Government has drafted a new white paper which aims to migrate passengers and freight from road to rail over the next 30 years, the Sunday Times reports.
One of the key suggestions in the document is the introduction of wider ‘standard-gauge’ tracks across most of the national rail network.
These will replace the narrow-gauge tracks currently in use, and open freight and passenger rail services to competition and the possible privatisation of some rail services.
The Sunday Times reported that the government also wants cities to run their own local passenger train services.
In response to queries from the paper, Transnet spokesperson Molatwane Likhethe said that the document in question has not been tabled to Transnet’s executive committee, the board or government.
However, he noted that the introduction of standard-gauge rail tracks was in-line with the systems used by other countries, and will allow for the introduction of long-distance passenger services with trains travelling in excess of 200km/h.
“As a state-owned company with a mandate of lowering the cost of doing business in South Africa, it is our responsibility to have debates and ideas on how we can influence economic growth using our capabilities,” he said.
“The major investment will, therefore, be the development of a minimalist standard-gauge, high-performance national rail network to maximise rail’s inherent competitiveness, and provide sufficient capacity for heavy-haul and general freight services, as well as for regional rapid transit and long-distance passenger services.”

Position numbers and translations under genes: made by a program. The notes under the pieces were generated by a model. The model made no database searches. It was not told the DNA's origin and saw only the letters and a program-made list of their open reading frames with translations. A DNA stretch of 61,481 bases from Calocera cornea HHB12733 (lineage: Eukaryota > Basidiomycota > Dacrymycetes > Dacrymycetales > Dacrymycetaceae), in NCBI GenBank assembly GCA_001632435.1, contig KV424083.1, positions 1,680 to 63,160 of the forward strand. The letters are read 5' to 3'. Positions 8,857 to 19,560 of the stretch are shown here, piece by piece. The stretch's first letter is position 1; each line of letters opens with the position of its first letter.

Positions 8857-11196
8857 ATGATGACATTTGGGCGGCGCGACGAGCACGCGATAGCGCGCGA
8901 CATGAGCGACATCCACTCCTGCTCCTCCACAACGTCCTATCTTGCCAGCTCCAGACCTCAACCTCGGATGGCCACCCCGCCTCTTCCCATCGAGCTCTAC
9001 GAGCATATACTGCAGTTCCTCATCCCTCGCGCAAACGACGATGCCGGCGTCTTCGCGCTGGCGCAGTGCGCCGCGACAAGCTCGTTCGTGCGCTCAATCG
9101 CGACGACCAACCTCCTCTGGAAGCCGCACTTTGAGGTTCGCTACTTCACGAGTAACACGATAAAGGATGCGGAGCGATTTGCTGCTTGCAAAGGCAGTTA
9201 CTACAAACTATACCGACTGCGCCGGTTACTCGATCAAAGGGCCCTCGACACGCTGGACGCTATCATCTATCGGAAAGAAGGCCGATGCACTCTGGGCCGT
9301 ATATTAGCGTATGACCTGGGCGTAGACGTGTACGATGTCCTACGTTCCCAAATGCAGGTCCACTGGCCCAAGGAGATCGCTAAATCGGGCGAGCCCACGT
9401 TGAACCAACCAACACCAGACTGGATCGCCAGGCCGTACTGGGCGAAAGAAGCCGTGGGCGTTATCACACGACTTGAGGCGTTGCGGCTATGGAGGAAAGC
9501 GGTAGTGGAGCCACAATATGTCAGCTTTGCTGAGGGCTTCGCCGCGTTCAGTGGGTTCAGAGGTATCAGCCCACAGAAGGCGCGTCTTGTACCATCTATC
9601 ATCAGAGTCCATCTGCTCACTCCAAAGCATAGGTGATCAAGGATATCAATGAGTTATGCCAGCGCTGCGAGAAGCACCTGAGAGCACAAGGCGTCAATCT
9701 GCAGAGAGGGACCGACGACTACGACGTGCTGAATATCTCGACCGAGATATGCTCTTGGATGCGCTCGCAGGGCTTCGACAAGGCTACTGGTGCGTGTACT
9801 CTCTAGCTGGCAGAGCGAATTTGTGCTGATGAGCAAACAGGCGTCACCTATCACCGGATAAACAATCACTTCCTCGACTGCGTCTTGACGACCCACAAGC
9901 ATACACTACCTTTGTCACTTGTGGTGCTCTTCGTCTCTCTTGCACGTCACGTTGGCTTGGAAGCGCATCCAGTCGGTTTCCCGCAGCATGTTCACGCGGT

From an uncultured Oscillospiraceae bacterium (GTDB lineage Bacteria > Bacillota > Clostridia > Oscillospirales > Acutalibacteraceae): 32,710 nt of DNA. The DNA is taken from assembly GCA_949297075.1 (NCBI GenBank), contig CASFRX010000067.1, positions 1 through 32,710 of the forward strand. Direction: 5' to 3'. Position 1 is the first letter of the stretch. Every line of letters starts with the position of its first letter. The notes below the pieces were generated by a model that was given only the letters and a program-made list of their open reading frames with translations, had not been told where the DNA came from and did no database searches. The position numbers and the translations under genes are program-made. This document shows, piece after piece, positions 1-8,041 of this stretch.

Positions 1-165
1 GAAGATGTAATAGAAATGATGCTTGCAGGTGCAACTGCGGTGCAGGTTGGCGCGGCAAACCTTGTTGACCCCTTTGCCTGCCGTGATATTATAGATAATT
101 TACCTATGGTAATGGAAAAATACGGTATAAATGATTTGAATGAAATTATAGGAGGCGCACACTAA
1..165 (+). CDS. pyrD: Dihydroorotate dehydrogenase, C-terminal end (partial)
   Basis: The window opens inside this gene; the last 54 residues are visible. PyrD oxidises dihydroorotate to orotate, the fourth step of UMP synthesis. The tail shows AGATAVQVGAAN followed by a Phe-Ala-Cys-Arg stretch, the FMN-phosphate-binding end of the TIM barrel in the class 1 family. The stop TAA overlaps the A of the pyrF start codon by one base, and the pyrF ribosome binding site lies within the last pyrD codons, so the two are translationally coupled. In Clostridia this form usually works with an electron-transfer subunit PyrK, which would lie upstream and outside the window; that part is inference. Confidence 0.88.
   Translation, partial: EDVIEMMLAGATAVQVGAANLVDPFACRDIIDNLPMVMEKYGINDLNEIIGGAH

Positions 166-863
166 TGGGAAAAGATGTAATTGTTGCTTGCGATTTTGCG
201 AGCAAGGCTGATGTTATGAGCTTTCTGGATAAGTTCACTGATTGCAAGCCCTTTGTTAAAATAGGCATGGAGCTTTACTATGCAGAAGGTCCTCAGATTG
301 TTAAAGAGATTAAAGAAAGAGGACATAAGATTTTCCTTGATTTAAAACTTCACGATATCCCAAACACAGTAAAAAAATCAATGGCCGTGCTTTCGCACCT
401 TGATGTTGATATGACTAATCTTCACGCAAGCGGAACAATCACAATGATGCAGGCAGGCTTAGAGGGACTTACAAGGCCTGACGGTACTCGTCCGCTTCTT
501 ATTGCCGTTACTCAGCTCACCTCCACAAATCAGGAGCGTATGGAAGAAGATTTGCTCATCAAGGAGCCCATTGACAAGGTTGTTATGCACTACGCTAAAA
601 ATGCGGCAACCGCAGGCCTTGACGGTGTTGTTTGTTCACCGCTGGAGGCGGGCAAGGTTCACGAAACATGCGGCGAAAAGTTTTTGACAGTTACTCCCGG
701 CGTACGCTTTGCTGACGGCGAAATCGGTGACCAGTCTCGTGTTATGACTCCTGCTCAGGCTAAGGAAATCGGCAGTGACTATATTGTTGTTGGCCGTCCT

Dream of bullet trains
In his June state of the nation address, president Cyril Ramaphosa outlined his vision for a new state-of-the-art South African smart city built on the back of world-class rail infrastructure.
“I dream of a South Africa where the first entirely new city built in the democratic era rises, with skyscrapers, schools, universities, hospitals and factories,” the president said.
“This is a dream we can all share and participate in building. We have not built a new city in 25 years of democracy.”
The smart city, the president said, would be connected to other hubs by a bullet train.
“We should imagine a country where bullet trains pass through Johannesburg as they travel from here to Musina, and they stop in Buffalo City on their way from Ethekwini back here.”